Essential Solutions 2-MIN. READ

Acceleration through Whole Class Instruction

By: Megan Robinson 02/13/2024
Learn how to help your students accelerate their learning and access grade-level content.
An illustration of a teacher cheering on students climbing ladders at various paces.

It’s been a challenging couple of years. Students are further behind than ever, and teachers like you are overextended and feel tremendous weight on your shoulders to get your students to grade level. However, unfinished learning is not new to education, though the scale is larger. Addressing skills gaps and misconceptions is a natural and necessary aspect to teaching, though it often creates an imbalance in favor of off-grade level work. The dire situation we’re in today requires a more focused approach.

Accelerate. Don't Just Remediate.

When record numbers of students are below grade level as they are today, most teachers’ natural inclination is to remediate—to present below-grade level material instead of grade-level work, so students can fill in the gaps. But here’s the challenge with remediation: This intervention strategy lowers the bar for all students by cutting back on grade-level work to make time for catch-up work. If you try to remediate, there’s so much to cover that your below-grade level students will constantly be playing catch-up. And as hard as you try, they won’t be able to get to grade level—unless something changes.

What’s the difference between acceleration and remediation? Timing and content. 

Acceleration doesn’t mean teaching faster. It means teaching students only what they need to know so they learn faster. Think of it as streamlining rather than speeding. It also means teaching all your students grade-level content simultaneously, because every student has a right to access grade-level content.

A key aspect of acceleration is to address what students need in close proximity to relevant grade-level content. This means if students need a prerequisite skill for next week’s lesson, then it should be frontloaded days, hours, or minutes beforehand rather than weeks or months in advance. The latter describes remediation. Frontloading and reviewing the most critical prerequisite skill just in time yields greater transference of knowledge.

The other major difference is content. An acceleration approach is a much more focused approach than remediation. This is because accelerated teaching focuses on the one to two most closely related prerequisite skills rather than multiple somewhat or loosely connected skills. Can we all agree covering two prerequisite skills is more feasible than covering 10? This is why acceleration is a more effective and efficient approach.

This refined focus on content and timing is not only more reasonable given the reality of a school day/year, but also yields significant student outcomes. In other words, accelerated teaching makes addressing unfinished learning achievable.

Curated Content Lets You Accelerate Learning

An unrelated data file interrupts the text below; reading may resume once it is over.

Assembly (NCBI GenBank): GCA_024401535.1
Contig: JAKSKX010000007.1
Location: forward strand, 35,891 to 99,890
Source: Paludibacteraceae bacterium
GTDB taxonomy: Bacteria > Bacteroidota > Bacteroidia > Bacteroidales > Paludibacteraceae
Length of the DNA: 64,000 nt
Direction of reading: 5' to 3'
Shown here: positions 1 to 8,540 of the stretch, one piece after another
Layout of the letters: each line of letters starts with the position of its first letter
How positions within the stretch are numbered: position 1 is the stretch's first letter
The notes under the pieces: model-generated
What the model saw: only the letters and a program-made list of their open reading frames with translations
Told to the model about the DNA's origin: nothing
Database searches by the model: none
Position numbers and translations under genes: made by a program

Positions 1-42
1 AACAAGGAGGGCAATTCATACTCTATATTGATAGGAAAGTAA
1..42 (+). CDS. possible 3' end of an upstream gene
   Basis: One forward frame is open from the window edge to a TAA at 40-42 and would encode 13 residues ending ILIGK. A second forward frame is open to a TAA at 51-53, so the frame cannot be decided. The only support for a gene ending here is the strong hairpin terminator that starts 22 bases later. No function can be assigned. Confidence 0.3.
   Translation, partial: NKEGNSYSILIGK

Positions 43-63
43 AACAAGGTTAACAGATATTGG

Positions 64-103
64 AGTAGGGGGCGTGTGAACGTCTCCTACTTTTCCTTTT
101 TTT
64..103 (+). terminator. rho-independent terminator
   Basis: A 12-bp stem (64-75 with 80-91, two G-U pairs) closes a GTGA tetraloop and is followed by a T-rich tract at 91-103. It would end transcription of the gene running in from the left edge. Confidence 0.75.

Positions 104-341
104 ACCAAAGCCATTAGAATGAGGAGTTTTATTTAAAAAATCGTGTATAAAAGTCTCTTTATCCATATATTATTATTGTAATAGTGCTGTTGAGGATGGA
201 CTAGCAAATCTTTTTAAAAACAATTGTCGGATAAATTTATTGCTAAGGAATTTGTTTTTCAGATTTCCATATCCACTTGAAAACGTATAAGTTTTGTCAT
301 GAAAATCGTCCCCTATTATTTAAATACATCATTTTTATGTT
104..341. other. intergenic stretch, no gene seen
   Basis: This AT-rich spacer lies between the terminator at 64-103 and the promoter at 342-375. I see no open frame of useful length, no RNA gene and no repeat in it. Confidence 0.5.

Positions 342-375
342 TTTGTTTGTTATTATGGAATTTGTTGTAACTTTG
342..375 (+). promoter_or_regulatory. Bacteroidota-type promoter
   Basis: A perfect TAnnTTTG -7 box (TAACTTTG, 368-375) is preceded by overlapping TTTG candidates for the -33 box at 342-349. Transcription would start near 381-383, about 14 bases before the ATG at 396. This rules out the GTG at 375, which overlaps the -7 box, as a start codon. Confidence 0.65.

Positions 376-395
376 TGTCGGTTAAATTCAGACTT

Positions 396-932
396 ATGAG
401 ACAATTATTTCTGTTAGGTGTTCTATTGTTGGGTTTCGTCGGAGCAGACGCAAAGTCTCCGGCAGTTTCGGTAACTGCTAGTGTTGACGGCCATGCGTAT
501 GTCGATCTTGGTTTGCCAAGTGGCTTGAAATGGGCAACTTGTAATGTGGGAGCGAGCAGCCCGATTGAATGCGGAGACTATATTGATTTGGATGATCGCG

Determining what skills are critical for getting your students to grade level takes an extraordinary amount time. You could search through all your instructional content to find just the right activity to address the foundational skills that need to be mastered, but your time is better spent teaching. Some solutions curate the critical content for you so you can streamline whole class instruction to provide on-grade level and prerequisite content at the same time.

In case it’s helpful, here are a few On-the-Spot Teaching Tips for Grade 4 Mathematics that will allow every level of student to access grade-level concepts. 

  • Use simpler numbers. Working with multi-digit numbers greater than 1,000 can be intimidating for Grade 4 students. If students have trouble rounding a number such as 15,622 to the nearest thousand or ten thousand, then consider one of these options as a place to start: Change 15,622 to 15,600 so that there are fewer nonzero digits for students to process. Or, have students round 15,622 to the nearest ten and then to the nearest hundred before rounding to the nearest thousand.

  • Emphasize number line models. Number lines allow students to visualize “nearest” and “closest” and connect these words to distances between points on the number line. Build on students’ Grade 3 experiences by using a number line to round. For example, before rounding 117,290 to the nearest ten thousand, use a number line with three equally spaced tick marks labeled 110, 115, and 120 to review rounding 117 to the nearest ten. Then change the labels to 110,000, 115,000, and 120,000, and discuss rounding 117,290 to the nearest ten thousand.

  • Connect rounding with estimating. Students can continue to practice and apply rounding skills when they use estimation to check the reasonableness of their answers to a wide variety of problems throughout Grade 4.

By embracing a streamlined teaching method that doesn't cost you additional time and builds confidence by honoring students with the grade-level content they have earned, the whole class can accelerate toward grade-level success.

Want to hear more from Megan? Tune into the Extraordinary Educators™ Podcast.